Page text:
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Declining Returns to Increasing Credentials? University Graduates in the Singaporean Labor Market
Unformatted Document Text:  Declining Returns to Increasing Credentials? University Graduates in the Singaporean Labor Market Stephen J. Appold Department of Sociology National University of Singapore 10 Kent Ridge Crescent Singapore 119260 6874-6393 Fax: 6777-9579 http://courses.nus.edu.sg/course/socsja/ ## email not listed ## Pulled along by global developments, Singapore is rapidly developing a "knowledge-basedeconomy." Between 1990 and 2000, GDP more than doubled (in 1990 dollars) and the number ofmanagerial and professional jobs almost doubled while the resident population by increased by amuch smaller proportion: 20 percent. Such advances should be a boon to the Singaporean middleclass, particularly those with the education to enable them to fill the positions generated by the shift ineconomic base. That has not occurred. Despite rising income inequality, the ratio of the salaries of professionals tothose of manual workers has actually decreased somewhat despite the increased need for educatedlabour and the surplus of manual labour. Far from being privileged by the shift to a KBE, the middleclass is under pressure. Almost all of Singaporean population growth over the last decade is a product of immigration. Migration rules result in the population of educated labour increasing more quickly than the numberof jobs for which they are qualified. I describe the characteristics of the migrants and estimate thoseof the foreign participants in the labour force that are not covered by published statistics. Breakingdown the population by age group and by cohort (and paying particular attention to Singapore's“baby-boomers”), I show where the competition for jobs is most intense and illustrate how thesituation would differ under alternative migration scenarios.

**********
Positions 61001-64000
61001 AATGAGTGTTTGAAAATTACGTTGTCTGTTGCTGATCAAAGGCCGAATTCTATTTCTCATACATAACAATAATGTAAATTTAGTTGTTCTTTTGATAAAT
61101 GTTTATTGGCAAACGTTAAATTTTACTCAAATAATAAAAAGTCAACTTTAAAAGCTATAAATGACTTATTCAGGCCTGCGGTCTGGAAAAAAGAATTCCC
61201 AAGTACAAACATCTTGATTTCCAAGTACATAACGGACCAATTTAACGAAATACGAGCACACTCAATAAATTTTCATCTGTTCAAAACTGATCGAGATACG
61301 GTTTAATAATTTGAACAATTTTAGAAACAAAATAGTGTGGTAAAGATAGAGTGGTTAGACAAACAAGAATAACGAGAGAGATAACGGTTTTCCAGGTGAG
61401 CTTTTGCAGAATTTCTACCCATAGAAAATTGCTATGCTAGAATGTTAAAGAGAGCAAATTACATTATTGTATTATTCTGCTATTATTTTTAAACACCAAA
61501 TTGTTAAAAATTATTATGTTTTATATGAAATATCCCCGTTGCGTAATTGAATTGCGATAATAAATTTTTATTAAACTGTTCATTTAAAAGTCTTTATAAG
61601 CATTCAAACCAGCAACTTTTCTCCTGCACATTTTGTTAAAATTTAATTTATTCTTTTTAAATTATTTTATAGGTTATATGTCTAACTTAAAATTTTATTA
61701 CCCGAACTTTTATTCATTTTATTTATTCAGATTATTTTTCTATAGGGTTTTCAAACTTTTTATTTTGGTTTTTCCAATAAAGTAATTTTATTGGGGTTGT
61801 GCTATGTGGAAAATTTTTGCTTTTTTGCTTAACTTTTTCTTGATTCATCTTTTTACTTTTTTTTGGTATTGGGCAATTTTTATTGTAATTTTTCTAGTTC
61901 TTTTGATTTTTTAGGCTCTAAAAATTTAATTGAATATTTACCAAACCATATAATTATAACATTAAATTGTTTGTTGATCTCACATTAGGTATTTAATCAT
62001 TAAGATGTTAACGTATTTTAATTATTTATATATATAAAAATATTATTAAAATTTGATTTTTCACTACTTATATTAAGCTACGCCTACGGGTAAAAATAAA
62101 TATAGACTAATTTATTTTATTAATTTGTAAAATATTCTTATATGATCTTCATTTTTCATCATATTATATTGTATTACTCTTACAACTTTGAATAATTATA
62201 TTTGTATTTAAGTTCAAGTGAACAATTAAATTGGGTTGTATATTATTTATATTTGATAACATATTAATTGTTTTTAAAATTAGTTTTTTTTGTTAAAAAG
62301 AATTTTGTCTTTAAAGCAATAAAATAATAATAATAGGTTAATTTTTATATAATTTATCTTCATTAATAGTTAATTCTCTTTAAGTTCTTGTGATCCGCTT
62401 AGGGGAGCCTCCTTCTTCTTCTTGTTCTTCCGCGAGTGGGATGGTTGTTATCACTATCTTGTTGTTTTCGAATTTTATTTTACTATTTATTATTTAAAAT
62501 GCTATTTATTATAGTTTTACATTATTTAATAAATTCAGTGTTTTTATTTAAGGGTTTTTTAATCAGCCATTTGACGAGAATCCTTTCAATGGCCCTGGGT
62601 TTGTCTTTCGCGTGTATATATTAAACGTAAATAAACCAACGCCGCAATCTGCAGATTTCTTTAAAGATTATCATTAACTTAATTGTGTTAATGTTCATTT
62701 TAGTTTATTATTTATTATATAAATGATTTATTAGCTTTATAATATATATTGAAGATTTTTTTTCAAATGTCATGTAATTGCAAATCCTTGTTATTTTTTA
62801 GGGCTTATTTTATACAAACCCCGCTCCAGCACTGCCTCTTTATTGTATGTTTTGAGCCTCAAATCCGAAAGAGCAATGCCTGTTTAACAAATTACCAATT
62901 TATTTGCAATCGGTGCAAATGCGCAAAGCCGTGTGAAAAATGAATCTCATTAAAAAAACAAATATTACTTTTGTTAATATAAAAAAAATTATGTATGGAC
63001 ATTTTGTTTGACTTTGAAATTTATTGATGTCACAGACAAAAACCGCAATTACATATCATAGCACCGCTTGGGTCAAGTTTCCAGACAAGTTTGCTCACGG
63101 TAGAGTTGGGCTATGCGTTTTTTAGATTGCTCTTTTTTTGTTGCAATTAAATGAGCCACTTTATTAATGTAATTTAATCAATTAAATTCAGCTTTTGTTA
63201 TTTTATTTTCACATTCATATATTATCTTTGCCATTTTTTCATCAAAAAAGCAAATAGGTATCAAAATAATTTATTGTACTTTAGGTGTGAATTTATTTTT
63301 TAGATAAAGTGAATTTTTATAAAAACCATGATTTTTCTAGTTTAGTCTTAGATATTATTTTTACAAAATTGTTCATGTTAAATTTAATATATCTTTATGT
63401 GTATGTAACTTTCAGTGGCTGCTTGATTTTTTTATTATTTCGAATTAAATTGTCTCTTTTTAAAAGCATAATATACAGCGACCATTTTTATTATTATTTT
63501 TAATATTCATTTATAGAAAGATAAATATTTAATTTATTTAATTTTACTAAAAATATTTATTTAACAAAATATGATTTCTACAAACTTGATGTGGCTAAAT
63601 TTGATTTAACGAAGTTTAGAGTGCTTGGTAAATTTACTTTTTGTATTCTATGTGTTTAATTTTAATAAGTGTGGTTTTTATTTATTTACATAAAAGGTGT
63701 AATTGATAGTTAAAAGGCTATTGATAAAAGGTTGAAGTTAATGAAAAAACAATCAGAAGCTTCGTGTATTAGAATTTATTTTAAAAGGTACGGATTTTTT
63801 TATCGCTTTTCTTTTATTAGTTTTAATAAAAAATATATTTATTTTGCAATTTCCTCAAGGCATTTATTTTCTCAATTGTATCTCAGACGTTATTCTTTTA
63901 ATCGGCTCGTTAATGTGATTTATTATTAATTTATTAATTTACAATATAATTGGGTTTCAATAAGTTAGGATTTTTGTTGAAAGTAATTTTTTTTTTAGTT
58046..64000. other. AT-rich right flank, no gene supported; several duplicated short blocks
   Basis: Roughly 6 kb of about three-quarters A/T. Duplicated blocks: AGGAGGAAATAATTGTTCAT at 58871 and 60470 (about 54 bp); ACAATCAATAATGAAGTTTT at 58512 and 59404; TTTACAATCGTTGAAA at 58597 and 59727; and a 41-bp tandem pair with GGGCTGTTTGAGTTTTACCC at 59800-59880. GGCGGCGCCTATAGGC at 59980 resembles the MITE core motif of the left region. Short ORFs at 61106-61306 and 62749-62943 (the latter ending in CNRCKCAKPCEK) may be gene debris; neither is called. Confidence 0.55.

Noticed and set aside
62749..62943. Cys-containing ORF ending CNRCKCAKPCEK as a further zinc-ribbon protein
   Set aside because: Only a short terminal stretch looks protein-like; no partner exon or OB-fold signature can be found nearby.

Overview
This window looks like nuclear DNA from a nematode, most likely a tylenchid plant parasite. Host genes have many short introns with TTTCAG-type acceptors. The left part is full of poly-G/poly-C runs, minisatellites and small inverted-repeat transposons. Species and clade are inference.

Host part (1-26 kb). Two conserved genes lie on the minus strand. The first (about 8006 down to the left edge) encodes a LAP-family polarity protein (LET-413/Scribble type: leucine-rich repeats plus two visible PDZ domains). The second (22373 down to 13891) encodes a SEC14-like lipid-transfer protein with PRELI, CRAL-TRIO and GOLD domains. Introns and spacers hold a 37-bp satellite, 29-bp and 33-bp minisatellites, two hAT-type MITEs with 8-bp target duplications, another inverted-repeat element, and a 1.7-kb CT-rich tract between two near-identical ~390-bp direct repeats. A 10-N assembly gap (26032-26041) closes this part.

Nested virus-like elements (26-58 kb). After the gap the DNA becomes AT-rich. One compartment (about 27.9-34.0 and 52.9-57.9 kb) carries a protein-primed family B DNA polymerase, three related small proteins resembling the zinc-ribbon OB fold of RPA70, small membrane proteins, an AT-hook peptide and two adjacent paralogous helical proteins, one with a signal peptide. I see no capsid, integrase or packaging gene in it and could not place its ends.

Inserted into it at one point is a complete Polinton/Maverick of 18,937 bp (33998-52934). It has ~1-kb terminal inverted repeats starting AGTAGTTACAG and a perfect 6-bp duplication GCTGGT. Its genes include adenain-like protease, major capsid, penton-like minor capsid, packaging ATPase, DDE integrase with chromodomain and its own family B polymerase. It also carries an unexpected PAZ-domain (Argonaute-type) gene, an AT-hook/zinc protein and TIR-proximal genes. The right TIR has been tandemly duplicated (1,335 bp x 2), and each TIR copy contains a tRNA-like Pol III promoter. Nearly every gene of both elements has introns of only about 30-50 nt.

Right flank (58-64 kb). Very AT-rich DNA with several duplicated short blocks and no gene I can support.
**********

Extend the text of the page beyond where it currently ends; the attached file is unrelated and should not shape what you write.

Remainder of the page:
Authors: Appold, Stephen.
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Declining Returns to Increasing Credentials?
University Graduates in the Singaporean Labor Market
Stephen J. Appold
Department of Sociology
National University of Singapore
10 Kent Ridge Crescent
Singapore 119260
6874-6393
Fax: 6777-9579
http://courses.nus.edu.sg/course/socsja/
## email not listed ##
Pulled along by global developments, Singapore is rapidly developing a "knowledge-based
economy." Between 1990 and 2000, GDP more than doubled (in 1990 dollars) and the number of
managerial and professional jobs almost doubled while the resident population by increased by a
much smaller proportion: 20 percent. Such advances should be a boon to the Singaporean middle
class, particularly those with the education to enable them to fill the positions generated by the shift in
economic base.
That has not occurred. Despite rising income inequality, the ratio of the salaries of professionals to
those of manual workers has actually decreased somewhat despite the increased need for educated
labour and the surplus of manual labour. Far from being privileged by the shift to a KBE, the middle
class is under pressure.
Almost all of Singaporean population growth over the last decade is a product of immigration.
Migration rules result in the population of educated labour increasing more quickly than the number
of jobs for which they are qualified. I describe the characteristics of the migrants and estimate those
of the foreign participants in the labour force that are not covered by published statistics. Breaking
down the population by age group and by cohort (and paying particular attention to Singapore's
“baby-boomers”), I show where the competition for jobs is most intense and illustrate how the
situation would differ under alternative migration scenarios.


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